Then his team began to shift practices, setting up peace corners, mentors, and encouraging children to practice self-regulation, form clubs, and assume leadership positions. Suspensions were halted and office referrals were limited. The changes were made incrementally, over three to four years and required convening a social and emotional health team that included a full-time social worker, school counselor, and community mental health provider, as well as training school staff and administration to move from a punitive to a proactive and restorative approach.

The results were stunning: Suspensions stopped. Office referrals declined 96 percent the first four years. Teacher satisfaction stayed high. And most importantly, 98 percent of the students felt there was at least one adult in the school who loved them. Portell followed up with the other 2 percent to make sure they received the attention and love they needed.

The next phase moved to policy changes. Administrative and teacher handbooks were changed. Peace corners and self-regulation practices were embedded into teacher training in a school that was 65 percent Black, 15 percent Hispanic, 1 percent Asian, and the remainder White. More than 80 percent of the students came from low-income families, and many of the children were immigrants.

Nashville, one of the largest growing cities in the U.S., is also a major relocation destination for immigrants, with a large Kurdish and Somali population. While teaching a self-contained classroom of fourth-grade English learners before he became a principal, Portell said most of his kids were from Mexico and Central America.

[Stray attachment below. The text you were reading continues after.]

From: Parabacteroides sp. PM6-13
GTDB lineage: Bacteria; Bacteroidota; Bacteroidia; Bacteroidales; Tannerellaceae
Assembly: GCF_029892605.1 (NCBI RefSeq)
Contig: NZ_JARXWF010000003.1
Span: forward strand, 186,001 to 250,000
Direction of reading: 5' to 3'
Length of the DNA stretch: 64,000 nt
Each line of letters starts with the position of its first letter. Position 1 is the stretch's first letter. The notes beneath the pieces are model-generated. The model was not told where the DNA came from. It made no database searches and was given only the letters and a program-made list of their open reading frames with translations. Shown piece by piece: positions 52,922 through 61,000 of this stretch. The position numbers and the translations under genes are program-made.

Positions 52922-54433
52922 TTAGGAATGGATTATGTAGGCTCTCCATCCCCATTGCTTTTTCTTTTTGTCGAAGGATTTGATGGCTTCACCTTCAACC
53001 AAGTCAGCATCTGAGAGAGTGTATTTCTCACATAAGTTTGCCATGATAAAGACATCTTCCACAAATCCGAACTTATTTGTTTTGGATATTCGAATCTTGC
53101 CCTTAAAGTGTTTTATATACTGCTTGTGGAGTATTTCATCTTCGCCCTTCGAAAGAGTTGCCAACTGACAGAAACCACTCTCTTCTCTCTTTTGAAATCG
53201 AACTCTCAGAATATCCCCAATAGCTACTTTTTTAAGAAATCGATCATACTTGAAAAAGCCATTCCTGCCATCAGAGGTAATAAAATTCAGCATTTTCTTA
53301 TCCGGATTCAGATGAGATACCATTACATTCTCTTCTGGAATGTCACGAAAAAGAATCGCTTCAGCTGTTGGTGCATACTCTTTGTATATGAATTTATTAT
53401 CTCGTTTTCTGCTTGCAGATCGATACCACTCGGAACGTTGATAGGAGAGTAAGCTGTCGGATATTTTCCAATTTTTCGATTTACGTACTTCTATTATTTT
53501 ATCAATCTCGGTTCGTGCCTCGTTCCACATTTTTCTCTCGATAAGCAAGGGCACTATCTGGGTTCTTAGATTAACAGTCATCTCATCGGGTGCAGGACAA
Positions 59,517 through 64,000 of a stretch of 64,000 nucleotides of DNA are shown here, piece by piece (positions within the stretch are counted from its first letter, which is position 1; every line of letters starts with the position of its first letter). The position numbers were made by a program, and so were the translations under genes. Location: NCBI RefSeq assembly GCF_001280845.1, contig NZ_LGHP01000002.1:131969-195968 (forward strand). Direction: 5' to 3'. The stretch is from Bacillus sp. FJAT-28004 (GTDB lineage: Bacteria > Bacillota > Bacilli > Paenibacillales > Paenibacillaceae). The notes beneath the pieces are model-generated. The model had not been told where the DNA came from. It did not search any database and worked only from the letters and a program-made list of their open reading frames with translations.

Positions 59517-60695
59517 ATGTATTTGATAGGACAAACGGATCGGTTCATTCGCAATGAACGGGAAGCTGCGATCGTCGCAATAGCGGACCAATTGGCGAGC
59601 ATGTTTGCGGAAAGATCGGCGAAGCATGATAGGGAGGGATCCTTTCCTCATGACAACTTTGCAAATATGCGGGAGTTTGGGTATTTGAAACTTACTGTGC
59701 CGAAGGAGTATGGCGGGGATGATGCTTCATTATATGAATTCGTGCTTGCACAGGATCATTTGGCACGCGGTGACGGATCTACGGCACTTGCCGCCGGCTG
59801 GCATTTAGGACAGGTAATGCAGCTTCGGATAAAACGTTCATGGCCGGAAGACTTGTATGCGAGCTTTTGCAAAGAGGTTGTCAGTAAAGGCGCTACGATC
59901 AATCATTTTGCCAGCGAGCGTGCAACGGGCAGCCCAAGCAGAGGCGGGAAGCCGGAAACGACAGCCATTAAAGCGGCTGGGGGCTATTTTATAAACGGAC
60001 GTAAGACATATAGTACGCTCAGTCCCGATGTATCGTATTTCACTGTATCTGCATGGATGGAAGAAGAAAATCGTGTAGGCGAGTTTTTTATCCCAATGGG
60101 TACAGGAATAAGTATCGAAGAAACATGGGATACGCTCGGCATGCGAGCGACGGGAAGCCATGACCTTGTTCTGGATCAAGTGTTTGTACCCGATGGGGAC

Going Viral with ACEs-Based Education

In 2017, Edutopia, a website co-founded by filmmaker George Lucas to encourage innovation in education, did a case study of Portell’s school and made an 8-minute documentary. With seven million views, the video went viral and Portell was invited to speak throughout the world.

The once itinerant student took the social media reins even further and in 2018 founded the Trauma Informed Educators Network Group on Facebook, which has connected more than 29,000 educators in 100 countries around the world. In 2019, he also launched the Trauma Informed Educators Network Podcast, which features trauma experts, including Dr. Bruce Perry.

It's no wonder then, that in 2021, Portell was named the 2020-2021 Elementary School Principal of the Year in Metro Nashville Public Schools. Fall-Hamilton Elementary became a district and state pilot school for use of trauma-informed practices, which has moved statewide. Portell and his staff also created a system for collecting data to monitor progress and built leadership opportunities for teachers and students based on their respective strengths.

As Portell adjusts to his new role as director of communities at PACEs Connection, expect him to be a powerful force in helping members build resilient communities across the U.S. and the world.

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I first saw Mathew Portell on Twitter talking about Trauma Informed Education, followed his episodes on YouTube. Seeing his work was encouraged about introducing Trauma Informed Education in Kenya, East Africa.

Last year he invited me to his conference Tiers Network, great teachings I got. Looking at his paradigm shift education approach, he made it so easy to introduce science of ACEs  to school look very easy.

This year January, I began Trauma Informed Schools Kenya platform, where I advocate for mental health in schools, with intention of using science of ACEs to create trauma sensitive school. To date I still watch his episodes on Trauma Informed Education, on YouTube.

He will be a resource in PACEs Connection movement.

Congratulations Mathew Portell.


Last edited by Jane Stevens (PACEs Connection Staff)